E. The collection of personally sensitive data requiring unusual procedures to ensure confidentiality.
3. Proposal Submission Procedures & Instructions
Students should discuss their proposals with a faculty advisor before they are submitted to the Committee. Students should expect substantive feedback from their advisors and are advised to leave ample time for review and revision prior to submitting their proposal. After online submission, the proposal will be forwarded to the faculty advisor for official approval.
The Committee encourages you to ask questions before submitting a proposal. The Chair and the IRB Administrative Assistant, Kayla Johnston, welcome your questions at any time. A list of committee members can also be found on the Committee Members page.
Proposals are submitted through the online portal:
Some proposals require additional materials beyond the Submission Form. Please see the Submission Forms & Materials page for a checklist and further instructions.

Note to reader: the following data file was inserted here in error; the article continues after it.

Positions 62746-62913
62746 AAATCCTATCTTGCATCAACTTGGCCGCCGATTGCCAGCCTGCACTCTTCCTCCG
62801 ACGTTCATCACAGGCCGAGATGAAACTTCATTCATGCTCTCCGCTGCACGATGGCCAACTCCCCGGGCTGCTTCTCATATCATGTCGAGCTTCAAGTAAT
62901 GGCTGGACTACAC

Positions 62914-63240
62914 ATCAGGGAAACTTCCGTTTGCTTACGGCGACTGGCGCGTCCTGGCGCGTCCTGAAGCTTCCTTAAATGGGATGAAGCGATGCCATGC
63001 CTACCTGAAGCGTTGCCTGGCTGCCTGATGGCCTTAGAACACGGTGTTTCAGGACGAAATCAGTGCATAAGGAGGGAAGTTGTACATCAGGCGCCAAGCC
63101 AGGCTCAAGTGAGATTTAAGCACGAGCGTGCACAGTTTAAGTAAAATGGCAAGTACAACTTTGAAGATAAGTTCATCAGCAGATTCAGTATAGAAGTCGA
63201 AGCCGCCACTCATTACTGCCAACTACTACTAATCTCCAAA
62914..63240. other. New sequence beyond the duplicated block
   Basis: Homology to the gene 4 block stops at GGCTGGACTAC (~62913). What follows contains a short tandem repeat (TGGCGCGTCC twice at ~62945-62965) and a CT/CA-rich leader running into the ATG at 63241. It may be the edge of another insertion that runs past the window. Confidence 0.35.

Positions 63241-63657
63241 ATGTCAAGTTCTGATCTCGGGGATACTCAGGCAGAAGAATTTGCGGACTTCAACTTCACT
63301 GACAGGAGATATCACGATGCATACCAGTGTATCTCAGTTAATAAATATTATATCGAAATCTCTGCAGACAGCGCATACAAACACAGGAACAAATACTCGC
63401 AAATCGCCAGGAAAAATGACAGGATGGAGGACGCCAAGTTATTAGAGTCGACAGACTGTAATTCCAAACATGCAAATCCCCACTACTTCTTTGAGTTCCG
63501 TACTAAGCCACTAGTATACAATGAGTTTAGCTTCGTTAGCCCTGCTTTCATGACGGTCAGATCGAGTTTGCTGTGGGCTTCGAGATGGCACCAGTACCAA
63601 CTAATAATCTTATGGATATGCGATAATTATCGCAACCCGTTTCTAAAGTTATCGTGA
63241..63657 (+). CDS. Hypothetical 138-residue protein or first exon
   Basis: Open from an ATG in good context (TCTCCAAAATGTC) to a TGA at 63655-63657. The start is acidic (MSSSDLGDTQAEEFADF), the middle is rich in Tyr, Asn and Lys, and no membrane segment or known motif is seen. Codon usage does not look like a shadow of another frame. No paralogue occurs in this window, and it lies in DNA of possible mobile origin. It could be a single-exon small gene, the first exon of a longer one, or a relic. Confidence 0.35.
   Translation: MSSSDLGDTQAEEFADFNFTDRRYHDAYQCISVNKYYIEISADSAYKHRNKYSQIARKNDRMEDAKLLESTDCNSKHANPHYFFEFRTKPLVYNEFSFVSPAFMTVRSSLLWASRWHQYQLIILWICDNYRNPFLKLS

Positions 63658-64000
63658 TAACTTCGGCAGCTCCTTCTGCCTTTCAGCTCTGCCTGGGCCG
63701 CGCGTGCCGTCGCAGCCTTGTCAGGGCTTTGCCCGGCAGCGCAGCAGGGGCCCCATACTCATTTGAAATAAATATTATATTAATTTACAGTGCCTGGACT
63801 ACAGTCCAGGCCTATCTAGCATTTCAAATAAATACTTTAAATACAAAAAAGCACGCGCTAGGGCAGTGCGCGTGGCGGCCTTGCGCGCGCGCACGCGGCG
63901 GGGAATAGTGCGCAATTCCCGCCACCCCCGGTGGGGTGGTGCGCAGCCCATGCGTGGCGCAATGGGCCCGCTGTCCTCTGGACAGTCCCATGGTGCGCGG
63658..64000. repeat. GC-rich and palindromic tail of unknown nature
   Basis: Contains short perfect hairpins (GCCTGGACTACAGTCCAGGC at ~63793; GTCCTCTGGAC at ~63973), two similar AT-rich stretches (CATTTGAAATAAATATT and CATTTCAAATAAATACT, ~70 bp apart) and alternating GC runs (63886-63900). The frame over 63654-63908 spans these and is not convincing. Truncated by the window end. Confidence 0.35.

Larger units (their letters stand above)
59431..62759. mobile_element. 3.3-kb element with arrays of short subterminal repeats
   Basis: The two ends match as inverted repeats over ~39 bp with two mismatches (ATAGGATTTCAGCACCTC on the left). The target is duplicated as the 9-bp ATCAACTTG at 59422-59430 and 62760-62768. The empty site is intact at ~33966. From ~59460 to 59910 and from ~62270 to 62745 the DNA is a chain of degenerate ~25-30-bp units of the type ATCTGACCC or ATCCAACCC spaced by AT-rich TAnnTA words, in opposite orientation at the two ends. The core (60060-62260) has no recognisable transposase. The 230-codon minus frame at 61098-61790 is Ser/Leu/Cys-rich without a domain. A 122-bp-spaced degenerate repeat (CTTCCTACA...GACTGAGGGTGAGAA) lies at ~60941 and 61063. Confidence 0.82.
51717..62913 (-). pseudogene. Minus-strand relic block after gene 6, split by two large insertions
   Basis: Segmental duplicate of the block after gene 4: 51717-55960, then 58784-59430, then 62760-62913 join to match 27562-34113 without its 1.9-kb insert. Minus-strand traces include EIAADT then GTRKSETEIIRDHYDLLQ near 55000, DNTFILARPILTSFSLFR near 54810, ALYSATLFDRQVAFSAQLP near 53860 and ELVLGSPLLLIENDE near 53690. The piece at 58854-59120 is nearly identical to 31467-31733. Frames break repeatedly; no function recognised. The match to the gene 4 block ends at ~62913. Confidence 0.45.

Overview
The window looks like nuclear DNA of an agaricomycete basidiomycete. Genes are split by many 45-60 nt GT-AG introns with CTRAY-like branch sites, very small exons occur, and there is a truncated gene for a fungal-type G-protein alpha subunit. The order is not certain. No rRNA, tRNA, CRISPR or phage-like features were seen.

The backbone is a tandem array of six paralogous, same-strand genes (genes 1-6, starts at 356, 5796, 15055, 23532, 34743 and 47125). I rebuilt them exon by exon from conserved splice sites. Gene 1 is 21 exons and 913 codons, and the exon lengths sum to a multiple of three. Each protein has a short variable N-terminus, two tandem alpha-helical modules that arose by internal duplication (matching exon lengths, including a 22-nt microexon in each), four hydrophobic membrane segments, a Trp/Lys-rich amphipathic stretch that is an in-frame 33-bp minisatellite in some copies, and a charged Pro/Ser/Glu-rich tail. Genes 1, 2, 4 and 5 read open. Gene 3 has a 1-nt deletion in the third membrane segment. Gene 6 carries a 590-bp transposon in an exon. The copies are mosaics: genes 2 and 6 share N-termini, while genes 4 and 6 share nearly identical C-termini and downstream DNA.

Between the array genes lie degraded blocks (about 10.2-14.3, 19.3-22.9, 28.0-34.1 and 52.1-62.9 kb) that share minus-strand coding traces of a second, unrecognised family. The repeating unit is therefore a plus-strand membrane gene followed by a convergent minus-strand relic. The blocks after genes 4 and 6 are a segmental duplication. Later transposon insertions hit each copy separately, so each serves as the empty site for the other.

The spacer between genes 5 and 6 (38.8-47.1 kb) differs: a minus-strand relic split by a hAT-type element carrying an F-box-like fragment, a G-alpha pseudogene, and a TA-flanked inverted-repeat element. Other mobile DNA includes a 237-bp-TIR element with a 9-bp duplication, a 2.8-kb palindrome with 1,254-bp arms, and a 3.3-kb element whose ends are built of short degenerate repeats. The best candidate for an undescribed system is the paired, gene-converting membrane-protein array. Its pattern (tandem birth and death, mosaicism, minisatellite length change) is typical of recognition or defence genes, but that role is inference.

Investigators should expect to receive feedback and requests for revisions from the Committee after the initial review. Revisions are typically reviewed within one week. Approval is granted once the Committee’s concerns have been addressed by the investigator.
All revisions require review and approval by a faculty advisor, so it is important to work closely with them throughout the review process.
In the past, projects were approved for 1 year and required renewal for continuation of the work. These continuations are no longer required, except for federally funded projects.
Investigators must submit addenda to the IRB if there are any changes to the research protocol. Addenda can be submitted through the online portal. You will hear back with an approval or a request for more information within one week.